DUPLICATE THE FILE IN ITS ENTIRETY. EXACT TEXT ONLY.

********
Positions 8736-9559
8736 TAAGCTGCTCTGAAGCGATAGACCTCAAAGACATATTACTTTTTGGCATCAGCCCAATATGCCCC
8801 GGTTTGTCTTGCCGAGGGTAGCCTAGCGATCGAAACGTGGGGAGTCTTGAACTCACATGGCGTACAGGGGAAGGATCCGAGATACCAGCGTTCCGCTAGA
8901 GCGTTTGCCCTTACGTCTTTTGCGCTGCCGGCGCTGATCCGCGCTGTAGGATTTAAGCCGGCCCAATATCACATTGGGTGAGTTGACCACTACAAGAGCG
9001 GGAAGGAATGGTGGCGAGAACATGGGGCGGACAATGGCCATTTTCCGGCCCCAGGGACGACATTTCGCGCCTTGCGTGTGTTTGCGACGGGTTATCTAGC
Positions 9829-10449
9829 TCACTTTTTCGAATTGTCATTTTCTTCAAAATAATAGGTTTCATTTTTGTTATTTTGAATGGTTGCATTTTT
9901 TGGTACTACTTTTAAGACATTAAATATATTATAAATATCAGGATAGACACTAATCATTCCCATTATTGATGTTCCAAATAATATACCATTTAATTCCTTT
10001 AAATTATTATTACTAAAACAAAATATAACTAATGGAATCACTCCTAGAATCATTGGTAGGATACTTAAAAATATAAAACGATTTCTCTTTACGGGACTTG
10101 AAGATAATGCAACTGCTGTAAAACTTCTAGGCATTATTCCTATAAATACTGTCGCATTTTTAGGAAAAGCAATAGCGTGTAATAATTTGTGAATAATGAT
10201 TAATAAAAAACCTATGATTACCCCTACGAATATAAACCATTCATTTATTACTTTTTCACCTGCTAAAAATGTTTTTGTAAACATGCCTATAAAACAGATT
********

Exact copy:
Positions 8736-9559
8736 TAAGCTGCTCTGAAGCGATAGACCTCAAAGACATATTACTTTTTGGCATCAGCCCAATATGCCCC
8801 GGTTTGTCTTGCCGAGGGTAGCCTAGCGATCGAAACGTGGGGAGTCTTGAACTCACATGGCGTACAGGGGAAGGATCCGAGATACCAGCGTTCCGCTAGA
8901 GCGTTTGCCCTTACGTCTTTTGCGCTGCCGGCGCTGATCCGCGCTGTAGGATTTAAGCCGGCCCAATATCACATTGGGTGAGTTGACCACTACAAGAGCG
9001 GGAAGGAATGGTGGCGAGAACATGGGGCGGACAATGGCCATTTTCCGGCCCCAGGGACGACATTTCGCGCCTTGCGTGTGTTTGCGACGGGTTATCTAGC
Positions 9829-10449
9829 TCACTTTTTCGAATTGTCATTTTCTTCAAAATAATAGGTTTCATTTTTGTTATTTTGAATGGTTGCATTTTT
9901 TGGTACTACTTTTAAGACATTAAATATATTATAAATATCAGGATAGACACTAATCATTCCCATTATTGATGTTCCAAATAATATACCATTTAATTCCTTT
10001 AAATTATTATTACTAAAACAAAATATAACTAATGGAATCACTCCTAGAATCATTGGTAGGATACTTAAAAATATAAAACGATTTCTCTTTACGGGACTTG
10101 AAGATAATGCAACTGCTGTAAAACTTCTAGGCATTATTCCTATAAATACTGTCGCATTTTTAGGAAAAGCAATAGCGTGTAATAATTTGTGAATAATGAT
10201 TAATAAAAAACCTATGATTACCCCTACGAATATAAACCATTCATTTATTACTTTTTCACCTGCTAAAAATGTTTTTGTAAACATGCCTATAAAACAGATT